2 LEAKY KAYAKS
by E.E. Huls
It all began some 25-years ago, inconspicuously enough… two young, green, and dumb “ha’ole” boys filled with a newFound genuine love for the Hawaiian islands, her natural organic beauty, and her gorgeous, pristine blue ocean waters, and the abundance and variety of marineLife swimming there-in. In particular, the magical, mystical, playful, “kolohe”-spirited “naia”, the dolphins, the “angels of the sea”.
Richard, arriving from Japan where he had spent a good number of years stationed there with the United States Navy, marrying a young Japanese girl, and starting a family. And then bringing that family to Hawai’i, to the island of Maui, where he met his new friend Edward. Edward a someWhat maverick, ne’er-do-well adventurer with the same entrepreneurial spirit as his soon to be BFF, Richard.
And then both of them taking-over an already existing “bed ‘n breakfast” located on the “wild” western coastLine of O’ahu and run by the legendary “dolphin lady”, Terry Pinney… she needed to get to Florida for “healing” and so she put her small business up for sale ~ Richard found some money, and purchased it from her.
And so it was that each and every morning, before the sun peaked over the Waianae mountain range, Richard and Edward were already paddlingOut in “two leaky kayaks” with two international visitors in each of our kayaks, into the middle of Makua Bay. A bay where the dolphins had been coming for 1,000’s of years to both mate and spawn their babies.
The 4-guests were transported from our little grass shack, our headQuarters on Upena Rd. surrounding Makaha Bay… we drove them up the coastLine to Makua Bay in our older, rustBucket beater Kia “Sportage”. Once there we unloaded and walked our umbrella, beach chairs, and cooler down to the beach and setUp our campSite. We would then stretchOut and exercise our guests before they hit the water, with slow-moving meditative movements, alternating days whereBy Richard, with his years of yoga practice and teaching, would give them simple yoga movements coupled with lower diaphragmatic breathing,… And on the alternate days, Edward would run them thru similar slow-moving, meditative exercises incorporating his years of practice and teaching of Shaolin Chinese Qigong/Chi Kung
And then it was time to hit the water in our two “not-so-water-tight” kayaks. Once out in the middle of the Bay, we outFitted our 4-guests with masks, fins, snorkels, and flotation devices, and then tutored them in the “protocol of swimming with dolphins in the wild”. We asked them to slowly ease themSelves into the water and then reminded them to just “hover” and wait for these beautiful “angels of the sea” to come to them. And 9 X’s outta’ 10, the “nai’a”would showUp bringing with them their enthusiasm, their curiosity, and their funLoving, playful, acrobatic, circus show. These amazing mammals truly became the “stars of the show” that became known as “DOLPHINS AND YOU”.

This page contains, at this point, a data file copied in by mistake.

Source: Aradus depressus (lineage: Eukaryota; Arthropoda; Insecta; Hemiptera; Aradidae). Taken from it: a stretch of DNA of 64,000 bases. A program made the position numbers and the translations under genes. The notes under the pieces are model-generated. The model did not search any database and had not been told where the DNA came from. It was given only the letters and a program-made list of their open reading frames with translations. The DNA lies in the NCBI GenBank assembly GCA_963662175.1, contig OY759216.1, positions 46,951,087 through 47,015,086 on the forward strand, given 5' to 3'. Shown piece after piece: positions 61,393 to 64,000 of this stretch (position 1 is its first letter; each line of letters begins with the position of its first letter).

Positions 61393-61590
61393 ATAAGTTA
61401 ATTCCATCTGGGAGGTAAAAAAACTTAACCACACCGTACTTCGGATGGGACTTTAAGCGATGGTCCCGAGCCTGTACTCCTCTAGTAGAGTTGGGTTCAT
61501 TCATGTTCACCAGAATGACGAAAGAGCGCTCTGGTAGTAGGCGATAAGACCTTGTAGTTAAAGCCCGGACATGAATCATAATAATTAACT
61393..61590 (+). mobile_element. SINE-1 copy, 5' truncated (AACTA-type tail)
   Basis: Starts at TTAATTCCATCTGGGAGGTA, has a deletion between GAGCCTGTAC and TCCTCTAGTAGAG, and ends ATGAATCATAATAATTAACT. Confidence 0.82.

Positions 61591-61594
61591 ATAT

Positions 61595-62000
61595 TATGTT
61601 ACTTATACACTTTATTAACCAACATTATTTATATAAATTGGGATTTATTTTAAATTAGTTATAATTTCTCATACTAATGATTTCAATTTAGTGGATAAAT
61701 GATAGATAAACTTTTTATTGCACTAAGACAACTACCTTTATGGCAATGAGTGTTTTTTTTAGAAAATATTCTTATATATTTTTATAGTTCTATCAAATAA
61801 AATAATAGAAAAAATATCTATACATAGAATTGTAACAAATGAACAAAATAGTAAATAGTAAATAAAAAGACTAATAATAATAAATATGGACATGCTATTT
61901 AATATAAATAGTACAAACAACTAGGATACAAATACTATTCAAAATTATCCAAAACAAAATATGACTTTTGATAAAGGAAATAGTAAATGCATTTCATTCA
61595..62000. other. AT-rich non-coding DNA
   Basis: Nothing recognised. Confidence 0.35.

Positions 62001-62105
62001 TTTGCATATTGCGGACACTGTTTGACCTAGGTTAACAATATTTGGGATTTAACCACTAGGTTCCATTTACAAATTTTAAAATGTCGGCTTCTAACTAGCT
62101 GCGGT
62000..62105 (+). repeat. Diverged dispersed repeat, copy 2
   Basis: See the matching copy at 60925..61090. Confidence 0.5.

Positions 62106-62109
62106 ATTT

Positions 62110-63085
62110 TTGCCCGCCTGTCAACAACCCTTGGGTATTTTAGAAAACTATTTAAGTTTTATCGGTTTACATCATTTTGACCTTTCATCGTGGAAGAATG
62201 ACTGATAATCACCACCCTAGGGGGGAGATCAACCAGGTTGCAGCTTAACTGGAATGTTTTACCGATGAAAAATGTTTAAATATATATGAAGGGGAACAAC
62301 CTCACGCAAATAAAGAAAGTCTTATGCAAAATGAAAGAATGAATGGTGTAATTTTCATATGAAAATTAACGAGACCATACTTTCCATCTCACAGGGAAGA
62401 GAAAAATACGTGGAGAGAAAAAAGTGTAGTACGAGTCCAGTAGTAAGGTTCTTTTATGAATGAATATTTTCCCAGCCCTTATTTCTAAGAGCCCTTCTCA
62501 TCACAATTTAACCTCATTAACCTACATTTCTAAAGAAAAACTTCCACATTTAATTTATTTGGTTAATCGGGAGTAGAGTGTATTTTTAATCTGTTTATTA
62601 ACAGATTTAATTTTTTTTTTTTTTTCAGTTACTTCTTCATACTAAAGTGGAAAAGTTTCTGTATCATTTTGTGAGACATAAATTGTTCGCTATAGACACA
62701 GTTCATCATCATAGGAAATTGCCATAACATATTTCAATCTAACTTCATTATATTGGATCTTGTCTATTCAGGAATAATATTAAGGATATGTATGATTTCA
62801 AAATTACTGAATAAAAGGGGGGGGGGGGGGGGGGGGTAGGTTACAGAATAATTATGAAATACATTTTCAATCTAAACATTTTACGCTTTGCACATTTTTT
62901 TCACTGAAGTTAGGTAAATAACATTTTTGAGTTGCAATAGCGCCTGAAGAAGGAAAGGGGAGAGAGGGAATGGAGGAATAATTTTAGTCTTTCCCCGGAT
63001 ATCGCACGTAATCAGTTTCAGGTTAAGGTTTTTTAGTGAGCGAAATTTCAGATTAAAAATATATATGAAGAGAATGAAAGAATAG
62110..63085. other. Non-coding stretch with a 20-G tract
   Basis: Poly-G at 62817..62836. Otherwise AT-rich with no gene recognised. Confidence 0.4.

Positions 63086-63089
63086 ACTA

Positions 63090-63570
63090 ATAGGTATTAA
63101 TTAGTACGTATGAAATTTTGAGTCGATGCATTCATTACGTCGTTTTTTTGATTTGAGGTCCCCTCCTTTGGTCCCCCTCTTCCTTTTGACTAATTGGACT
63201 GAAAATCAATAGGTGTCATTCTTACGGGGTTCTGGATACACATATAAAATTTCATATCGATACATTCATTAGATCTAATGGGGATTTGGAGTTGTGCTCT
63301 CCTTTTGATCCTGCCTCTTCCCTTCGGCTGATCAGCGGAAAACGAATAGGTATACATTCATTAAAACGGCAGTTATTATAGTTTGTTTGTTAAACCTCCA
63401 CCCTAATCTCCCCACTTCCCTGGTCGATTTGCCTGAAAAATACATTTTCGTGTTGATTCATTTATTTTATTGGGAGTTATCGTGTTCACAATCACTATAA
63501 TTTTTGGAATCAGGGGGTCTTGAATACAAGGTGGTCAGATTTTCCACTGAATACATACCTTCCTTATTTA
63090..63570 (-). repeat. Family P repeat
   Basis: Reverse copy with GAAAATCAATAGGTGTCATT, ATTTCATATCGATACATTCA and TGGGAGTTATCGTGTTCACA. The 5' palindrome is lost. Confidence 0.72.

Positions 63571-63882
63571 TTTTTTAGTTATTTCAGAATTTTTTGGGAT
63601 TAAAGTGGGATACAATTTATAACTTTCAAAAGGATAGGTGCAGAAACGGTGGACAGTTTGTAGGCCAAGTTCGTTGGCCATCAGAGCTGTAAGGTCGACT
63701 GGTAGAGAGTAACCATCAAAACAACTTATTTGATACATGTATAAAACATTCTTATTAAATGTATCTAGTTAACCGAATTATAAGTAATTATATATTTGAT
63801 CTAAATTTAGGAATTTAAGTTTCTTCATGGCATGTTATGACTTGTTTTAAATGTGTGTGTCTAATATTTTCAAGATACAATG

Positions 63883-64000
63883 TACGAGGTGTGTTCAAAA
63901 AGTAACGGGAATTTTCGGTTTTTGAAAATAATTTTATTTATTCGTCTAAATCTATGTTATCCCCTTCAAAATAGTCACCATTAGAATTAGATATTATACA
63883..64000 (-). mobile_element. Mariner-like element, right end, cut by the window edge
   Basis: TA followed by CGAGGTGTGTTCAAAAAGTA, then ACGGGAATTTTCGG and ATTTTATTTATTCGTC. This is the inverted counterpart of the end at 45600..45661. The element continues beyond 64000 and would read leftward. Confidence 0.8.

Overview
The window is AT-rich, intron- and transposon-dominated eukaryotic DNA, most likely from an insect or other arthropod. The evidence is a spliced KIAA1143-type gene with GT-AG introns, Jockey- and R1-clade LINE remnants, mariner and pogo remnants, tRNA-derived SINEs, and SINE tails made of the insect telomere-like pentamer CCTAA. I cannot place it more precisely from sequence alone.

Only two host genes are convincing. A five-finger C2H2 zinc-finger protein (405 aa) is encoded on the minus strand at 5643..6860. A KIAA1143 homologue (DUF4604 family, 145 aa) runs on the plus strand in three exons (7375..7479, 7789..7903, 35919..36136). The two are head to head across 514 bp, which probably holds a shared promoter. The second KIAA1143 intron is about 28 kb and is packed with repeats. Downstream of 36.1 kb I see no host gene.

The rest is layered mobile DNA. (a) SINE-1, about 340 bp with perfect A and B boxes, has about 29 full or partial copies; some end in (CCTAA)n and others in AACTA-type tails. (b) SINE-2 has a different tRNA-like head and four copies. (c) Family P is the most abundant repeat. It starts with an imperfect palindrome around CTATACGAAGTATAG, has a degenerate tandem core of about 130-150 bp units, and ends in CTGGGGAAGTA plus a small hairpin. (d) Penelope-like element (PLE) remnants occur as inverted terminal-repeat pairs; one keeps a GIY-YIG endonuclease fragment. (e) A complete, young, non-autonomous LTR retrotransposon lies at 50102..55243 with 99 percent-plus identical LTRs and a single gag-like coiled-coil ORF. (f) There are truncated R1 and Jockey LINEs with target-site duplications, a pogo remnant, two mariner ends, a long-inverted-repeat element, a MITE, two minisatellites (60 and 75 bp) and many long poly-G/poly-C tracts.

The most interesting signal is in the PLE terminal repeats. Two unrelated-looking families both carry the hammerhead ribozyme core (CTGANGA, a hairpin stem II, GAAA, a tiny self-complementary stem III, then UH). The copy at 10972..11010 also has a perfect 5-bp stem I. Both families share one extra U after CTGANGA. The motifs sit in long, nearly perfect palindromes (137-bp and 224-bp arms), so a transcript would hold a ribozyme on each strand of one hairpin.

And as Richard and I leaned-back in our kayaks after our guests were in the water, our paddles in our laps, our hands clasped behind our heads lookingUp at the blue sky and to the back of Makua Valley, watching the early morning Sun comeUp over the Waianae Mt. range, we could not help but bustOut smiling at one another and one of us saying to the other, “And can you imagine we’re getting paid for this” ?!
We were so fresh and new to this amazing island chain of Hawai’i, and to this wild, western shoreLine of the island of O’ahu where things unfold differently, more slowly, more deliberately, and more “Hawaiian style”. Continually amazed by the new adventures that were revealed to us each and every morning, by the wondrous underWater Hawaiian waters, the myriad of marineLife, and the very special and unique “mana” (energy) that only Hawai’i exhibits. One thing that did not change, was the sheer joy and happiness and the big smiles on the faces of our 4-guests each morning as we drove them back into town, to Waikiki, and dropped them off at their hotels. The sincere gratitude and genuine gratefulness that they exhibited to us for gifting to them the “Experience of a Lifetime” and a “Journey of Self Discovery “… two catch-phrases that we would later incorporate into our advertising, promotion, and marketing.
We soon realized that what we had created for ourSelves was not merely a “job”, yet rather a passionate “mission”, a vehicle in which we could now present to international visitors, our Hawai’i…